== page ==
Humidity – the second pillar of climate change
Climate change isn’t just affecting global temperature, it’s also changing the amount of water vapour in the atmosphere with potentially significant impacts, finds a new study looking at global humidity.
Kate Willett is a Met Office scientist and author of a new study looking at global humidity – the amount of water vapour held in the atmosphere as a gas.
She yesterday said:
“Think of climate change and people immediately think of rising temperatures. This isn’t wrong, but it misses a key fact that climate change is also causing shifts in humidity.
“Humidity governs the increasing likelihood of heavier rainfall and more dangerous heatwaves. We need to monitor and understand changes in surface humidity, just like temperature. Working together humidity and temperature can be thought of as the twin pillars of climate change.”
The study – published yesterday in the journal Earth System Science Data – highlighted an interesting paradox: although the amount of water vapour in the atmosphere has increased – as expected – it hasn’t increased by as much as it could have done. Kate Willett explained: “Specific humidity, the amount of water vapour in the air, has increased – this is consistent with theoretical expectation for a warming world – the air has warmed so it can and does hold more water vapour.
“However, at the same time, the air over land has become less saturated – the relative humidity is decreasing – consistent with land warming faster than ocean, where most evaporation happens.
“Our study shows that specific humidity has also increased over the oceans – this is expected because the oceans and air above have warmed so more water can be evaporated and held as a gas in the air.”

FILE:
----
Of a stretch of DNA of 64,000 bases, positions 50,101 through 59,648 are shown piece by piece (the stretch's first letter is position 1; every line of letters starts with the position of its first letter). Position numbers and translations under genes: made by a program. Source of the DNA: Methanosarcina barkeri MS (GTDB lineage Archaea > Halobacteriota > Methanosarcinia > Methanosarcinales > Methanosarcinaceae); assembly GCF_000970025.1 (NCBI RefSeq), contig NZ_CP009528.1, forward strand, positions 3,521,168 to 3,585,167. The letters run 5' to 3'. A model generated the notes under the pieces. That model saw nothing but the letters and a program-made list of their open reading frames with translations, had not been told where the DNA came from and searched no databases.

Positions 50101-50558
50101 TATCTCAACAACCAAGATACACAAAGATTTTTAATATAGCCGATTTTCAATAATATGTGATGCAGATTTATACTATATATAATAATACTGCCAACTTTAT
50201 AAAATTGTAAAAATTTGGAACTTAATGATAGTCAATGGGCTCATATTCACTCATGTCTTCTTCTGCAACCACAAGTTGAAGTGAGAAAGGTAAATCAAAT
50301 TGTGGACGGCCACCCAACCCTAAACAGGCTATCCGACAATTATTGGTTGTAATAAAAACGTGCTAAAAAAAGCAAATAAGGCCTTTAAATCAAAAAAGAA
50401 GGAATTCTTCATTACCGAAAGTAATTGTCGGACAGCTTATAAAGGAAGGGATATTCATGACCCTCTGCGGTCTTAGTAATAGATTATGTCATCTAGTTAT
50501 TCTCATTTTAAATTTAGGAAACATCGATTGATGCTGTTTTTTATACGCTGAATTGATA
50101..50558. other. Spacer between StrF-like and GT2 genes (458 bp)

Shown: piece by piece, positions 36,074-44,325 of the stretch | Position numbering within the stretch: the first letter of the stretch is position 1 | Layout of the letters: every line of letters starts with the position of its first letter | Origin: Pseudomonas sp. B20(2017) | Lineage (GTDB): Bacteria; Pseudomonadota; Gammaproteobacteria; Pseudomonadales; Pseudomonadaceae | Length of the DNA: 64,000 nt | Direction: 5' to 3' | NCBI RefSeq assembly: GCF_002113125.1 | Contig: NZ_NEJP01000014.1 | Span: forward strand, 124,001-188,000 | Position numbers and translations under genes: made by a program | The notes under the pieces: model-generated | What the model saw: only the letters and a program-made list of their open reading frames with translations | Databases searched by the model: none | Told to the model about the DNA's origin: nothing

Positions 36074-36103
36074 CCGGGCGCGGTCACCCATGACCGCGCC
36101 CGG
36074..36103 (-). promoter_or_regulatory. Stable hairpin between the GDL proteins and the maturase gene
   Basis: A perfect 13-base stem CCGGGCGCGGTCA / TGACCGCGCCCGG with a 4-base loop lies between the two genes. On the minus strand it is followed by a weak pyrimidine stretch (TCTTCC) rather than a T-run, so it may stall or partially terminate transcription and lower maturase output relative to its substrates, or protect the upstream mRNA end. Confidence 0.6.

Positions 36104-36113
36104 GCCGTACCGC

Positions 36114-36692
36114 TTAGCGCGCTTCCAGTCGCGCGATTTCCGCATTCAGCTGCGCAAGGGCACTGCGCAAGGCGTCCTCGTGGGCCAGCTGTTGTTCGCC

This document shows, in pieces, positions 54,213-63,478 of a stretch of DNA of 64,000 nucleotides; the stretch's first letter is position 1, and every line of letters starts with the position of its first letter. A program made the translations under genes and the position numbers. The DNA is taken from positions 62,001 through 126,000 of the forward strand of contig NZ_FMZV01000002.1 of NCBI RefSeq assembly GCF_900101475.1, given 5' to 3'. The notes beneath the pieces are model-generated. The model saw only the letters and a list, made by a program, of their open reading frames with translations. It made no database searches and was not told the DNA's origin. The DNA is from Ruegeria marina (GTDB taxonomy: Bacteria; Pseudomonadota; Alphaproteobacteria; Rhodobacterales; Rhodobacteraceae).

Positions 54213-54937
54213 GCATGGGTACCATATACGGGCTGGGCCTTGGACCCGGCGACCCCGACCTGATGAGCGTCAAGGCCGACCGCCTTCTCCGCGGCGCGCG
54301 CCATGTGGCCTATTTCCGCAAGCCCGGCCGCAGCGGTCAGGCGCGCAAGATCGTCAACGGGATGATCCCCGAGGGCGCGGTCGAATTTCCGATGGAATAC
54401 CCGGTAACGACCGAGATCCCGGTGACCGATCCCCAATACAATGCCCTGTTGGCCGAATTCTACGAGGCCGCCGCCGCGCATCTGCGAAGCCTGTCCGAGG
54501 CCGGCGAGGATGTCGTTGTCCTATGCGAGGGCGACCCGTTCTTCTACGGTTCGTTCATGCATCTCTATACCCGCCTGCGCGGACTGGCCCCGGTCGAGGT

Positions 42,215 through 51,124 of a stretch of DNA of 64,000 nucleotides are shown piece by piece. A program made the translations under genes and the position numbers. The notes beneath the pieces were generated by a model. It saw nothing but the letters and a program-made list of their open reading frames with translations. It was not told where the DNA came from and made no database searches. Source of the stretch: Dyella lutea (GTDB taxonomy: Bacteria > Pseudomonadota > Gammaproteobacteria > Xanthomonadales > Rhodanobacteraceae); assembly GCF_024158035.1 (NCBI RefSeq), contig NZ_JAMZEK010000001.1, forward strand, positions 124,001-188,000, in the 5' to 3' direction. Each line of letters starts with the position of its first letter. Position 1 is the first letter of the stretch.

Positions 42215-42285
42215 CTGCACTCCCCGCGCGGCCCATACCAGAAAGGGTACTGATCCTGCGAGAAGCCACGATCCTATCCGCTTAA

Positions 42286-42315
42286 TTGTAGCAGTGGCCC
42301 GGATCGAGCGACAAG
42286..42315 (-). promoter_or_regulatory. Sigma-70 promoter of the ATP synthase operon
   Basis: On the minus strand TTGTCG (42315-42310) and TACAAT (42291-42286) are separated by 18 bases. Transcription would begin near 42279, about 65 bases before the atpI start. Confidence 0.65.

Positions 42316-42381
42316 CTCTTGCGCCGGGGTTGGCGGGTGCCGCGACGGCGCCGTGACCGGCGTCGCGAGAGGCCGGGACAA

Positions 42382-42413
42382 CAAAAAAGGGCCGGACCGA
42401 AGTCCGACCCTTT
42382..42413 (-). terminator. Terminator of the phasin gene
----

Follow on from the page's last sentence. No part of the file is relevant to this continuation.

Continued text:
In heavy rainfall events, all of the water available tends to rain out – so more water vapour over land and ocean means heavier heavy rainfall events, increasing the likelihood of flooding – we are already seeing that this is happening.
Heat waves are becoming more frequent and more intense both in terms of temperature and humidity. This makes it harder, and even dangerous to be physically active in such conditions.
The Met Office worked in collaboration with the National Oceanography Centre to produce new climate monitoring dataset for surface humidity over oceans. The dataset is called HadISDH.marine which stands for the Met Office Hadley Centre Integrated Surface Dataset of Humidity for the marine atmosphere. It is designed to be used alongside the existing HadISDH.land to provide a global monitoring capability for studying large scale trends and variability, assessing the validity of climate models and understanding climate change.
Latest News from
Tropical Deforestation – a log jam on the road to Net Zero?16/11/2020 12:15:00
With one year to go until COP26 in Glasgow, and the launch of Together For Our Planet, Met Office Chief Scientist Professor Stephen Belcher reviews the influence tropical deforestation is having on the journey to a resilient Net Zero through the significant role they play in balancing atmospheric CO2 concentrations, storing carbon and changing the water cycle.
UK sees fifth wettest October since 186204/11/2020 15:15:15
One thing for certain is that October 2020 will be remembered for being exceptionally wet for some areas of the UK.
A wet and windy weekend ahead29/10/2020 14:43:00
With Atlantic low-pressure continuing to influence the UK weather forecast we can expect the rest of this week and upcoming weekend to remain unsettled, with heavy rain and strengthening winds.
State of the African Climate update and the importance of climate services28/10/2020 15:15:15
Every year the World Metrological Organization (WMO) publishes a range of reports examining the latest evidence on different meteorological and climatological factors.
Unsettled end to October27/10/2020 10:15:00
With the Atlantic continuing to dominate the UK weather forecast, we can expect the rest of the month to remain unsettled with heavy rain and strong winds, interspersed with brighter periods.
Future weather extremes likely to break new records22/10/2020 13:15:00
Increasingly extreme weather is one of the most damaging and costly impacts from climate change.
Rainfall on UK’s wettest day on record could have more than filled Loch Ness19/10/2020 15:15:15
Saturday 3 October 2020 is now the wettest day on record since 1891 for UK-wide rainfall. It received the greatest rainfall in any single day averaged out across the UK, beating the previous record on the 25 August 1986.
Storm Barbara to bring wind and rain to Europe19/10/2020 14:48:00
This week will see a change from the mostly dry, cloudy, chilly weather to increasing wind and rain for many and an upturn in temperatures, particularly in the south early in the week.